“Chopsticks,” I murmured to myself. Six months ago, I could use chopsticks so well no one would have known I had medical issues. However, last Friday, I could barely manage to hold and align chopsticks. Everyone looked at me out of the corner of their eye. Smiling embarrassing so, I shifted to laugh it off, “Chopsticks.” Chopsticks wasn’t the word I wanted to use: I wanted to cuss. I wanted to shout, “F**k it” or “God damn it.” However, in the civility of dinner, I muttered, “Chopsticks.”

Later, as I overlooked the lakefront while sipping tea, I observantly admitted I oscillate between several life tracks. One track is optimistic. An optimistic track included a senior manager inquiring if I cared to work past the retirement age of sixty-five. “I don’t believe our department will have a solid talent for the foreseeable future. Are you willing to work a few years past sixty-five?” The realistic track says, “Each stage of Parkinson’s is sixteen months. You’re unlikely to work in three years, let alone to age seventy.”

So, do I aim for a track that’s likely to happen, or do I place faith in a path where there’s little room for error? Maybe my ‘Chopsticks’ moment pushes me toward a different journey — the journey of ‘What can I let go?’ And, “Is there a time when you (meaning I) can let go of my self-sufficiency?” Almost everyone finds it easy to let go when ‘choices’ are luxuries. Have extra pots and pans? Yeah. I can let go of the extras. Have extra clothes or furniture? Sure. I can let go of them. However, when battling a terminal disease, the right question might be, “What can I not live without?” Can I surrender what happens when I cannot do anything to remedy my situation and am forced to accept my helplessness? Can I accept knowing there is nothing humanly possible I can do to make things my life easier when I am at the mercy of others?

For better or for worse, I’ve become my own diagnostician. I have apps (applications) that constantly query pain levels, balance, and tremors. And, I continually read and research for alternative treatments that might mitigate symptoms? (No, I do not study for cures.) Then, of course, I can take all the prescribed medications, write detailed notes from the experts I’ve seen, or place my name on some waitlist for some new research therapy and hope for a call before I’m too far gone. But at the end of the day, I am going to get sicker. I am going to die. I could do everything right and still have everything go wrong—all this leads to bargaining.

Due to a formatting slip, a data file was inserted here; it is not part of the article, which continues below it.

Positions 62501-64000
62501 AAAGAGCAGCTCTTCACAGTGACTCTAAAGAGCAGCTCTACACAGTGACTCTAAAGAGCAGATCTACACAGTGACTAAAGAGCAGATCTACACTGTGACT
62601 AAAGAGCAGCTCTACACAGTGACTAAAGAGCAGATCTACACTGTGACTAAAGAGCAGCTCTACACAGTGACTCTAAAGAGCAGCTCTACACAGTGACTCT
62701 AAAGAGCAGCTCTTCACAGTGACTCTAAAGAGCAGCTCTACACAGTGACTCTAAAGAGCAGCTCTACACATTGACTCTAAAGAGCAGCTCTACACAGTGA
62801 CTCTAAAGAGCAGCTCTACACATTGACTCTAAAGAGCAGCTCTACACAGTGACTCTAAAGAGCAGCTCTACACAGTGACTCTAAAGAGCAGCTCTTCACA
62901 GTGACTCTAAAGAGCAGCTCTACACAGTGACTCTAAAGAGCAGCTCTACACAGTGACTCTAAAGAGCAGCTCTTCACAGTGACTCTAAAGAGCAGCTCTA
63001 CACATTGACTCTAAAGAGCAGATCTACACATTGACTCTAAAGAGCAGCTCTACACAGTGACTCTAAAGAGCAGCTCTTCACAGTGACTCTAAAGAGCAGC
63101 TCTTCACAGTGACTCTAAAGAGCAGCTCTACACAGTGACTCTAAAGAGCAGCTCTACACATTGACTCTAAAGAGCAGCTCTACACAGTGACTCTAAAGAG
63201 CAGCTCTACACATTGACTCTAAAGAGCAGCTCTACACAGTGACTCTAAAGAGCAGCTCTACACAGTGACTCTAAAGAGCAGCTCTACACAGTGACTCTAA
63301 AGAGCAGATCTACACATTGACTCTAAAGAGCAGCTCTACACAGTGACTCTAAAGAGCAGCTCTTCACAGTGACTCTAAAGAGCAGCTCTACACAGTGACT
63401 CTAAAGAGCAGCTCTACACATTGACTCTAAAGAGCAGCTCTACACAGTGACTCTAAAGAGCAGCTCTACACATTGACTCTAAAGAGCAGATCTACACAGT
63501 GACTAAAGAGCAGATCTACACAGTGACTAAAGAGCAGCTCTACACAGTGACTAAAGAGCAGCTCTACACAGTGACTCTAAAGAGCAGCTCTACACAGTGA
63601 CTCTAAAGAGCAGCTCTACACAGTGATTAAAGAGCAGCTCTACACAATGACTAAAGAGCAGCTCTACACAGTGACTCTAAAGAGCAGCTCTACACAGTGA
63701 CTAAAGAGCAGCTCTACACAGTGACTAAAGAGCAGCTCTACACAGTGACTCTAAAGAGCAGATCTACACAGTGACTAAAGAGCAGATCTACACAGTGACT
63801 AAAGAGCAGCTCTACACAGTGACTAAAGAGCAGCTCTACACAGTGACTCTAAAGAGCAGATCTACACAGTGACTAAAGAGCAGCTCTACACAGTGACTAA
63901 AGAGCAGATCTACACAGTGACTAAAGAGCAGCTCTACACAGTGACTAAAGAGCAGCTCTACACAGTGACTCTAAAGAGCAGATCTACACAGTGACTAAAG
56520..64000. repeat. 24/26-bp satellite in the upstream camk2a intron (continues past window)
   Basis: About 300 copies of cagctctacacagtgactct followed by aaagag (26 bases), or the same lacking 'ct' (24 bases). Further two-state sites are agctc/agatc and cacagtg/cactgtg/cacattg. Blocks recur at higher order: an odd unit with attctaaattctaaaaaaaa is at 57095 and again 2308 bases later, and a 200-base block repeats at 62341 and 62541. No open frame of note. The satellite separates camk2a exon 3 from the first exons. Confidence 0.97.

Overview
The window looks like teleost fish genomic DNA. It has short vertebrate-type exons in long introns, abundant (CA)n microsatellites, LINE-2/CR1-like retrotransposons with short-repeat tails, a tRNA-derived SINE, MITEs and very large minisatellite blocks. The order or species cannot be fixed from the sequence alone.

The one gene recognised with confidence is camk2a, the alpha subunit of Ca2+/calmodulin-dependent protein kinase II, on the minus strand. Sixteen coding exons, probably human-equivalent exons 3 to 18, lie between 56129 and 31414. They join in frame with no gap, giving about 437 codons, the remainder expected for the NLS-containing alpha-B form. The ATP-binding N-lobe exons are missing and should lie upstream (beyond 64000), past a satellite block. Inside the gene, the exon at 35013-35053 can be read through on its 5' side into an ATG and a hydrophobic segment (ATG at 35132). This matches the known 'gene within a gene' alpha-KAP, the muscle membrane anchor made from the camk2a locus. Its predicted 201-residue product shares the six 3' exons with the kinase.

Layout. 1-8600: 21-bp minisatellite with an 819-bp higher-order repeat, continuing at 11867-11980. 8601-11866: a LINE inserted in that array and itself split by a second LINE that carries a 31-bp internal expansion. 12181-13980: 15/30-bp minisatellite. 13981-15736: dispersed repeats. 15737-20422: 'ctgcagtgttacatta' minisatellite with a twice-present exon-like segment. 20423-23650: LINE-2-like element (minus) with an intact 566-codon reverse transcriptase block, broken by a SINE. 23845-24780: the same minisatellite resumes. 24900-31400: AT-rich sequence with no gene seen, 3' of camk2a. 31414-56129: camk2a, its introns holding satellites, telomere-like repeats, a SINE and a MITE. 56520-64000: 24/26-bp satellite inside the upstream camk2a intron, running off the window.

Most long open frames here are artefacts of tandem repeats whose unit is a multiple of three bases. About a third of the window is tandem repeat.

Bargaining is not about deal-making with God. “Please, God, if you heal me, I will be the best I can ever be.” My version of bargaining wages wars against the facilities of today’s medical system. What can I do with insurance? Is the procedure I am undertaking covered? What will insurance not pay? Then again, can I even tolerate the level of human degradation I am bound to endure? “Maybe I should live with what I have,” I reason. Can I handle the lightheadedness? Can I tolerate cramps? What level of pain can I tolerate? If I take that Codeine, can I accept constipation?” And ultimately, succumbing to the reality track, “When should I apply for accessible parking, an admittance of succumbing to Stage 2 Parkinson’s. Even with all my measurements, my progression went unnoticed, even to me.

Pre-disease measurements were different than new measurements. Before terminal illness, many concerns were laid out in particularly unglamorous ways. Am I good enough to get that job? Damn, this zit? Will someone love me? Will she love me? It was a great ‘Winter.’ It was a bad ‘Winter.’ It was a mild ‘Winter.’ And, what the hell happened to the Cubs? Post-disease, trivial measurements disappear, and life is swallowed by quantified by units of drugs and measurements of pain. ‘Buzz. Buzz.’ my iPhone alerts. ‘Time to take your medication.’ Can I walk up that hill? Damn this pain, God.

My ‘chopsticks’ moment reminded me of something so raw and utterly terrifying about having life spin out of control. I fear that everything human will no longer belong to me. My ’perfect (albeit illusionary) world’ was shattered. The illusion I could live in self-sufficiency disappeared by of all things, through cheap wooden chopsticks. That simple moment made me realize that someday, someone will have to care for me. Someone will likely have to wipe my butt, bathe, and clothe me as I watch politicians on television expound how I absorb too many resources, that I had either get up or die. I fear being stripped bare and my humanity left for a plethora of jokes by insensitive caregivers.

Somewhere in all that, some idiot will say, “Find your meaning? What is your passion? Go do it.” Yet as death nears, I am likely to walk in silence, the same silence that current hides my pain, wishing, maybe even hoping, God will push away the inevitable. But, in the end, there will be only one track. And so, a thousand possible different paths will succumb as well.